I like to try and make myself look like a doll. Like one of those creepy porcelain ones, says Glasgow, Scotland–based artist Sgàire Wood. As we discuss her personal aesthetic, she pinpoints the Prayer is part of my business strategy shirt but I will buy this shirt and I will love this general mood as very camp I suppose—kind of like that scene when Drew Barrymore dresses up like E.T. but like, if that was set in the Edwardian era. Think big: Big eyes, big lips, big clothes. From Wood’s perspective, the bigger the things that surround you, the smaller and more childlike you appear. This skill for creating cosmetic looks that are both hyperreal and wistfully nostalgic for the lullaby baby-powder-scented innocence of childhood has led to collaborations with photographer Tim Walker, designer Dilara Findikoglu, and even a casual stroll down the Vetements runway.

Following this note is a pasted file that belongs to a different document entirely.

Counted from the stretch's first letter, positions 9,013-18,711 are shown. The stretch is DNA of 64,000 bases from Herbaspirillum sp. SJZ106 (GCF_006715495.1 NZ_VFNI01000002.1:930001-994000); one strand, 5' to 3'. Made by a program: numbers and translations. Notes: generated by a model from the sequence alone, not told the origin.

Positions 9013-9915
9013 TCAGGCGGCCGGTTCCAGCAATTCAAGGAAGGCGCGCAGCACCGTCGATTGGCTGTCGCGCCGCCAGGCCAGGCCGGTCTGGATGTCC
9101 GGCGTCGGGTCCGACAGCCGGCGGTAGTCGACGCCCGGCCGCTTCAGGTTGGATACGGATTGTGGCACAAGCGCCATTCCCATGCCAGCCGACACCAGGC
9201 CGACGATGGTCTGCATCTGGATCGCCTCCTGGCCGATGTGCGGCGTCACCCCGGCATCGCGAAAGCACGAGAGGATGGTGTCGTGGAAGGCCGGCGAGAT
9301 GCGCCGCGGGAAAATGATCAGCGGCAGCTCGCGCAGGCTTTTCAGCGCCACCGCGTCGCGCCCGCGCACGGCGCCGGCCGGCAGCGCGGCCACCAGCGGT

Prayer is part of my business strategy shirt, hoodie, tank top, sweater and long sleeve t-shirt
After Wood’s rebellious streak of chill-goth makeup at an all-boys school in Northern Ireland, she studied fashion and textiles before moving into more transformative looks, discovering drag performance as a new creative outlet, and finding inspiration on the Prayer is part of my business strategy shirt but I will buy this shirt and I will love this internet. It’s really part of the queer millennial experience to find your sense of identity and belonging online, Woods notes. Beauty ideas are often pulled from illustrations of faces, cartoons, and the features painted onto dolls. I’m really inspired by the juxtaposition between authenticity and artifice embodied in dolls and mannequins and automatons, I think that’s a thread that runs through most of the things I’m drawn to, says Wood. Not only the makeup, but also the way I dress is to kind of self-infantilize, she shares. I think I’m uncomfortable with the sexualization of my body because to be sexual is to be gendered. The desexualized babydoll is born out of that. Her personal soundtrack of happy, hardcore techno remixes of Enya, Sinéad O’Connor, or Sarah McLachlan speaks to another facet of her aesthetic, a postmodern parody of itself.